The Ninth Circle
|Directed by||France Štiglic|
|Written by||Vladimir Koch
Zora Dirnbach (story)
|Music by||Branimir Sakač|
|Edited by||Lida Branis|
|Distributed by||Interprogress Trading Company (USA)|
|Running time||107 minutes|
The Ninth Circle (Croatian: Deveti krug / Девети круг) is a 1960 Yugoslavian film directed by France Štiglic. It was nominated for the Academy Award for Best Foreign Language Film. It was also entered into the 1960 Cannes Film Festival.
During World War II in Zagreb, the capital city of Croatia, occupied by the Nazis. Ruth, a Jewish teenage girl of seventeen is good friends with Ivo, a nineteen-year-old catholic Croatian boy, and his family. The Germans are prosecuting Jews more and more, and Ruth's parents get arrested. Ivo's parents persuade him to marry Ruth and lead a fake marriage in order to save her. Ivo is reluctant since he already has a lovely girlfriend, Magda, and because his student friends are teasing him for rushing to marriage at such an early age. Ruth sees that she is causing him great pain and runs away, but Ivo brings her back and falls in love with her. Ruth is eventually brought to a concentration camp named The Ninth Circle. Ivo finds her and tries to make her escape, but the couple dies when they try to cross the electrified fence.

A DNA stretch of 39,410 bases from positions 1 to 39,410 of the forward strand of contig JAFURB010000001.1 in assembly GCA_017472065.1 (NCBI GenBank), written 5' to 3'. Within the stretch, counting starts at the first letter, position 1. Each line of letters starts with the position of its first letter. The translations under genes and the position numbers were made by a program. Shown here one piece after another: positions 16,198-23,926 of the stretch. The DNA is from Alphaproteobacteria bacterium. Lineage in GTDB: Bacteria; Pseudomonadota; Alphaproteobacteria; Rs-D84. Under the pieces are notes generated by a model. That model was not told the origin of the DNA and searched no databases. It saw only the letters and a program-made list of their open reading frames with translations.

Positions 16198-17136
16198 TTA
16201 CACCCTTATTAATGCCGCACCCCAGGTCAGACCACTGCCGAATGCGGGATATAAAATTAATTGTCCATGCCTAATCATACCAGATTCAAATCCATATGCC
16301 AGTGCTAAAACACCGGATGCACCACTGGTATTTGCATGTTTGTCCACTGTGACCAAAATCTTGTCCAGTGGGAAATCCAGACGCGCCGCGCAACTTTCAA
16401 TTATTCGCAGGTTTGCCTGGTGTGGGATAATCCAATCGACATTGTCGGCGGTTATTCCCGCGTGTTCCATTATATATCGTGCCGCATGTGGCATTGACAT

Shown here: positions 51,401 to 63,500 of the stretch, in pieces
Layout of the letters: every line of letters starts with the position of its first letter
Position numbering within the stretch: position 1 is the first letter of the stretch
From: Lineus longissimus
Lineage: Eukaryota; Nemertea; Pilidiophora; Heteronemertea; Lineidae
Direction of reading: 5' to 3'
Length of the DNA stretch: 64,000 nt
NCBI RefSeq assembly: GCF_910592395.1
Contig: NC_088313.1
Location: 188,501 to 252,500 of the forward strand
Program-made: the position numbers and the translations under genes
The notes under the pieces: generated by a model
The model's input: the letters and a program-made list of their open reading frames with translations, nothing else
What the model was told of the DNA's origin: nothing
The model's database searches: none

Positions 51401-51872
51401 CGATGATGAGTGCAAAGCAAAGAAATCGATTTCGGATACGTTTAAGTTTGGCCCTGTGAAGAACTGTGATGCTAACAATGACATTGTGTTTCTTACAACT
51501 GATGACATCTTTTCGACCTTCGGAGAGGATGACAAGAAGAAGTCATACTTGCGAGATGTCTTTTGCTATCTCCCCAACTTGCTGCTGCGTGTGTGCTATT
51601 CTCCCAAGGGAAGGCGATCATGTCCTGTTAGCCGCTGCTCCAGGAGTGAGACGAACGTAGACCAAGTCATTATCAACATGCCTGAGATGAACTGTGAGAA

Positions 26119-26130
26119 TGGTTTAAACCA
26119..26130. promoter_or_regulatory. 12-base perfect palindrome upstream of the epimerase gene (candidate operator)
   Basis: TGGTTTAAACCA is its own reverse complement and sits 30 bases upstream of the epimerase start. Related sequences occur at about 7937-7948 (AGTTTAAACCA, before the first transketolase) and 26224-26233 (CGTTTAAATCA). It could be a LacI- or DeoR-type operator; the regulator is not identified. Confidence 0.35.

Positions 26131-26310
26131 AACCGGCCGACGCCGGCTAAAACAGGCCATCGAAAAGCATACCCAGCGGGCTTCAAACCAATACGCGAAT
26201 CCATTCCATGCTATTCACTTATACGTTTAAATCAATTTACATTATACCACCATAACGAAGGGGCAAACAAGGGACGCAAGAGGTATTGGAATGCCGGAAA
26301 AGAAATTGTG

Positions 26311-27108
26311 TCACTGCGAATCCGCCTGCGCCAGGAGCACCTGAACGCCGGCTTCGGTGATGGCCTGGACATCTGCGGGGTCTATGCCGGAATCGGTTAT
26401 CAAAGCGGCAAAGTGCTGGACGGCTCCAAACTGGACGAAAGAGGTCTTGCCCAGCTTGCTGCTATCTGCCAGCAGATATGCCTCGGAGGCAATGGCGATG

The Ninth Circle was nominated for the Golden Palm in Cannes and for an Oscar for best foreign language film.
In 1999, a poll of Croatian film critics found it to be one of the best Croatian films ever made.
- Boris Dvornik as Ivo Vojnović
- Dušica Žegarac as Ruth Alakalaj
- Beba Lončar as Magda (as Desanka Lončar)
- Dragan Milivojević as Zvonko
- List of submissions to the 33rd Academy Awards for Best Foreign Language Film
- List of Yugoslav submissions for the Academy Award for Best Foreign Language Film
- "The 33rd Academy Awards (1961) Nominees and Winners". oscars.org. Retrieved 2011-10-29.
- "Festival de Cannes: The Ninth Circle". festival-cannes.com. Retrieved 2009-02-15.
- ""Tko pjeva, zlo ne misli" najbolji hrvatski film svih vremena!". Slobodna Dalmacija (in Croatian). 1999-11-28. Retrieved 2013-02-08.
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